Furlow v. Belmar

At a Glance

Date Filed: 

July 8, 2016

Current Status 

CCR and co-counsel filed our motion for class certification on August 25, 2017, and both parties are concurrently briefing motions for summary judgment as well.

Co-Counsel 

Arch City Defenders (St. Louis) and Paul, Weiss, Rifkind, Wharton & Garrison LLP

Client(s) 

Dwayne Furlow, Ralph Torres, Howard Liner

Case Description 

For many years, St. Louis and surrounding Missouri counties have permitted police officers to issue the equivalent of a statewide arrest warrant into an electronic database, designating an individual for immediate summary arrest for up to 24 hours at a time, without ever seeking a judicial determination of probable cause. This practice is known in St. Louis as issuing a “wanted”. Wanteds are used for serious state-level crimes and minor code violations alike, including traffic offenses. In some cases, wanteds seem to be issued merely because officers want to take custody of an individual for questioning. It is unclear how long a wanted may stay in the system – potentially months or even years. Evidence suggests law enforcement makes arrests on the basis of the existence of wanteds without first confirming that they are still valid or that the wanteds themselves are supported by probable cause, as required by the Fourth Amendment. The wanted system operates in St. Louis with no judicial oversight, despite the widespread nature of the practice. Indeed, it appears that there are approximately 2 million wanteds in the statewide database.

In its March 4, 2015 report on Ferguson, Missouri, the Department of Justice was strongly critical of the “wanted” system.  

Furlow v. Belmar, pending in United States District Court for the Eastern District of Missouri, challenges the so-called wanteds system as used in St. Louis County, Missouri because it routinely leads to unconstitutional arrests of area residents, the majority of whom are Black. The case raises several claims based on foundational constitutional provisions, including violation of the plaintiffs’ Fourth Amendment rights stemming from their wrongful seizure and arrest; violation of their Fifth Amendment right to remain silent under unwanted police questioning, and violations of their Fourteenth Amendment rights for depriving plaintiffs of their liberty without due process of law.

The Furlow case continues CCR's long legacy of racial justice litigation and advocacy at a critical political moment in the U.S., especially as it relates to inequity in law enforcement practices and accountability.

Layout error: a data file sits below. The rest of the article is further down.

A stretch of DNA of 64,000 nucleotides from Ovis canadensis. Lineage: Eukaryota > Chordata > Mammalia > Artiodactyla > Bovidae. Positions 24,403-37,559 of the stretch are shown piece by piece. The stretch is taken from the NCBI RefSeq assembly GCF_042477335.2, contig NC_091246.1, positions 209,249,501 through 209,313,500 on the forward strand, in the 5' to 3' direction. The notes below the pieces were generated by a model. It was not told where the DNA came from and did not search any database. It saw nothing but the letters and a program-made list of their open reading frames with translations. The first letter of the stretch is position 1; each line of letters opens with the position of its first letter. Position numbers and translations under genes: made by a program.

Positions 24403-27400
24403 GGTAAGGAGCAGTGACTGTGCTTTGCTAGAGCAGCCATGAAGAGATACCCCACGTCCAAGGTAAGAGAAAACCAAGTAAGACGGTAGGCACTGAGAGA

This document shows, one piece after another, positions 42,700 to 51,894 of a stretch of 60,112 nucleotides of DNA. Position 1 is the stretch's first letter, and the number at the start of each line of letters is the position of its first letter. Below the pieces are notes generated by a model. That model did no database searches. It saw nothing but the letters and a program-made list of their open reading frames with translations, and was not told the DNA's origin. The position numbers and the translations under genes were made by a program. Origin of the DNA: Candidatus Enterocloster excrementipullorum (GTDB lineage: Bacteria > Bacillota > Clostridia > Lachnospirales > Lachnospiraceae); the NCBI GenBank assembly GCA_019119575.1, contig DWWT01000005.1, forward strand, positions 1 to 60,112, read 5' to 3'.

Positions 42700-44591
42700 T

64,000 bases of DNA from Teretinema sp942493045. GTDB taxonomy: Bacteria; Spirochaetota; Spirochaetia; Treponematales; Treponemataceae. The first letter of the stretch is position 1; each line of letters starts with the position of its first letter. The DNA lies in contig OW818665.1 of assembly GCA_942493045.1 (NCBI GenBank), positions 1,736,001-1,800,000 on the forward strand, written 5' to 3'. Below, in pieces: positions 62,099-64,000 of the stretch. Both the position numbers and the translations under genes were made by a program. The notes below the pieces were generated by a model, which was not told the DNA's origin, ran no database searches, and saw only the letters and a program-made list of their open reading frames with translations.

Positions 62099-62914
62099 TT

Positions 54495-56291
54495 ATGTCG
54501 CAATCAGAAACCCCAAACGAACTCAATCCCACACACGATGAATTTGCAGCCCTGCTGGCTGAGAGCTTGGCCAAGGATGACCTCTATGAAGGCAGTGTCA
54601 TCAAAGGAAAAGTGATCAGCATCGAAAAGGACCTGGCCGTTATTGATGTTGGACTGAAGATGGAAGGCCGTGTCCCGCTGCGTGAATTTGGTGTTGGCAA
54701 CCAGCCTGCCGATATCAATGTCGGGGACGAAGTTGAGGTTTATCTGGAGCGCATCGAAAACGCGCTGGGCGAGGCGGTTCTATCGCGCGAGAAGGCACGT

Case Timeline

August 29, 2017
Plaintiffs file motion for summary judgment
August 29, 2017
Plaintiffs file motion for summary judgment
Plaintiffs file our motion for summary judgment, along with our statement of uncontroverted material facts.
August 25, 2017
Plaintiffs file motion for class certification
August 25, 2017
Plaintiffs file motion for class certification
CCR, Arch City, and Paul Weiss move to certify two classes of plaintiffs: Class 1: All persons who, since February 24, 2011 have been arrested pursuant to a Wanted issued by St. Louis County without a judicial determination of probable cause either prior to or promptly after their arrest, including those persons who were arrested without probable cause. Class 2: All persons who, since February 24, 2011 have been the subject of a Wanted issued by St. Louis County and have been denied procedural remedies to quash the Wanted.
July 28, 2017
Case reassigned to new district court judge, Hon. John A. Ross
July 28, 2017
Case reassigned to new district court judge, Hon. John A. Ross
July 28, 2017
Plaintiffs file motion to compel discovery of Regional Justice Information Service Commission (REJIS)
July 28, 2017
Plaintiffs file motion to compel discovery of Regional Justice Information Service Commission (REJIS)
Plaintiffs move to compel REJIS to produce certain documents, information and data. Defendants and REJIS file briefs in opposition. The court grants in part and denies in part the motion.
July 29, 2016
Defendants answer our complaint
July 29, 2016
Defendants answer our complaint
Defendants Jon Belmar, St. Louis County, Officers Walsh and Partin, and Detective Clements file their answer to our complaint.
July 8, 2016
Arch City Defenders and CCR file first amended complaint
July 8, 2016
Arch City Defenders and CCR file first amended complaint